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Judaism: An Introduction

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by

Edward Smith

on 16 September 2013

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Transcript of Judaism: An Introduction

an ethnic religion?
a religious ethnicity?
covenant & submission - but communal primarily
any righteous person can be saved
but Jews have a special relationship and purpose
historical religion
Moses: the law
Scriptures
Prophets

Judaism: An Introduction
What is theTorah?
Pentateuch
sometimes the Hebrew Bible:
Tanakh
Torah
Prophets
Writings
Torah:
Genesis
Exodus
Leviticus
Numbers
Deuteronomy
Prophets:
Isaiah
Jeremiah
Ezekial
and others
Moses
or
10th-5th centuries BCE
memory vs. written record
TheWritings
psalms
proverbs
etc.
What is a book?
Genesis
creation of the universe
Adam & Eve & separation from God
Noah
The Hebrews
Authority
no central authority after 70 CE
Rabbinate
Midrash
Mishnah or Oral Torah
Talmud
Rabbis
chief purpose is interpretation of scripture
ceremony and ritual is done by ordinary Jews at home and at synagogue
application of the Torah to daily life in any period of history
Midrash
interpretation
collections of interpretations of the Torah
originally oral
came to be written down
some are line-by-line
others follow order of reading the Torah in worship
focuses on the Mitzvot - 613 rules
Mishnah or Oral Torah
further & separate commentaries on the Torah
arranged in categories
ca. 200 CE
Rabbi Judah haNasi [the Prince]
commentaries on his commentary and so on [glossing] 'Tannaim' or teachers: tannaitic
Talmud
http://people.ucalgary.ca/~elsegal/TalmudPage.html
Mysticism
regarded with suspicion
Kabbalah
Zohar - Book of Splendour
13th century ascribed to 2nd century
Moses de Leon
divine emanations
meditation + strict adherence to the law
http://people.ucalgary.ca/~elsegal/Sefirot/Sefirot.html
Types of Judaism
Hasidism
Reform
Orthodox
Conservative
Recontstructionist
Secular
Hasidism
pious & ecstatic
reaction to persecution in eastern Europe
Israel ben Eliezer or Baal Shem Tov: The Besht
joy
regarded with suspicion by Rabbis
accepted in 19th century
Haredi
Reform
local languages not Hebrew
women Rabbis
Orthodox
resist accommondation to the modern world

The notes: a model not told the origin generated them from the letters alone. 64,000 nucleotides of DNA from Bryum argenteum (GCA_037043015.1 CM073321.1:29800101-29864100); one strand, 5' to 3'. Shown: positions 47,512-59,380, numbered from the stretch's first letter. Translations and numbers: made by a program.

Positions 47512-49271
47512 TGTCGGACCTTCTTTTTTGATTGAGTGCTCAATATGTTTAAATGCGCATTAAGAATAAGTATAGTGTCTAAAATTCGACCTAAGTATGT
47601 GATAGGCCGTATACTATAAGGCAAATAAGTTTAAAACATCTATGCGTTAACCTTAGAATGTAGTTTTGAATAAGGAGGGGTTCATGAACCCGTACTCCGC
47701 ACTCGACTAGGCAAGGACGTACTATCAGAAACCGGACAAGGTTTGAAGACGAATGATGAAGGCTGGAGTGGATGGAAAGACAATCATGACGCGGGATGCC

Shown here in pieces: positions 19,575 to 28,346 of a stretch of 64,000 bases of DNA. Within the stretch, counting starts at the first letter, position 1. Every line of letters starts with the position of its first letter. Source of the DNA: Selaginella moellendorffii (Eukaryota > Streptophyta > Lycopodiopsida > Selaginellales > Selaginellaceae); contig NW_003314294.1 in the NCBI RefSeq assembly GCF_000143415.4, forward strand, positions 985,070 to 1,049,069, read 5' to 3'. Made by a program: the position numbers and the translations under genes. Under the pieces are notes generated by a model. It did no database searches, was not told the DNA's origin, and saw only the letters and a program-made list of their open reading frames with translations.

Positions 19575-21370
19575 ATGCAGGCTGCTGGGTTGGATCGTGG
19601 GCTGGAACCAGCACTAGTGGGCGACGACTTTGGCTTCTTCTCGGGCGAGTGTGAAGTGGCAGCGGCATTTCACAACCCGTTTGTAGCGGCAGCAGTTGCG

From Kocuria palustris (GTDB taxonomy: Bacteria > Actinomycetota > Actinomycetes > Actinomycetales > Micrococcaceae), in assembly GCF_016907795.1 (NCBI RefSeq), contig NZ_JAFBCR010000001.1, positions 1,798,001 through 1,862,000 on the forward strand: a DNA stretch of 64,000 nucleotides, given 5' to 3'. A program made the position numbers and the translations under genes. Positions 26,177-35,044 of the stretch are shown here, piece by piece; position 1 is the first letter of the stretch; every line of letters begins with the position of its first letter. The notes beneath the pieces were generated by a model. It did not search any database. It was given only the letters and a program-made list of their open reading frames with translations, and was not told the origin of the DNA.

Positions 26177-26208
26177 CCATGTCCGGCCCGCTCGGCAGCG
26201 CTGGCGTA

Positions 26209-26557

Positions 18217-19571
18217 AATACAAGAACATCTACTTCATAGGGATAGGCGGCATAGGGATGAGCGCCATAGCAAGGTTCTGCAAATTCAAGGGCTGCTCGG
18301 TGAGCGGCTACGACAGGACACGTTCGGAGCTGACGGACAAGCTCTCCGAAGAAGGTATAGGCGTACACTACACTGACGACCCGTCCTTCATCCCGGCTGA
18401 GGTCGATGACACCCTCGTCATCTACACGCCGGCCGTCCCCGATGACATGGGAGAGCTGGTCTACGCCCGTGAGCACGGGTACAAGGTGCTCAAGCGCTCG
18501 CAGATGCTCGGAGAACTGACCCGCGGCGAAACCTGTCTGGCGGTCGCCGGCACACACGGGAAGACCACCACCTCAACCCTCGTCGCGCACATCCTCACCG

Haredim
Conservative
the middle path
mostly the U.S.
Reconstructionist
1930s
reject faith
follow the Law
Secular
ethnic Jews
Ritual
Prayer 3 times a day
synagogue prayer
minyan
prayer shawls
skullcaps: kippah or yarmulke
tefillin
the day: sunset to sunset
Hear O Israel, the Lord God is One
Rosh Hashanah
Yom Kippur
Passover
Israel
Talmud
two large commentaries on the Mishnah
each includes the Mishnah in Hebrew
plus a 'gemarahh or 'completion' in Aramaic
halakha - legal
moral lessons which also refers to the Midrash
two:
Babylonian
Palestinian
http://www.cbc.ca/thesundayedition/shows/2012/01/08/mommy-bloggers---israels-rosa-parks---whither-the-liberals/
http://www.youtube.com/watch?v=6y_GNP6fW-c
http://www.pewforum.org/global-religious-landscape-exec.aspx
The second book Exodus is the story of Moses, the formation of the covenant, the reception of the ten commandments and of the Torah.

The third book, Leviticus is the story of the rituals and rules the Hebrews must follow to remain faithful.

The fourth book, Numbers is the story of the Hebrews move towards the promised land, Canaan, and the times they sinned as a people and individually, preventing them from entering.

The fifth book, Deuteronomy is the story the arrival of the Hebrews at the cusp of entering the promised land, and the final promulgation of the laws that bind them to God and to each other. Moses sees the promised land but never enters.
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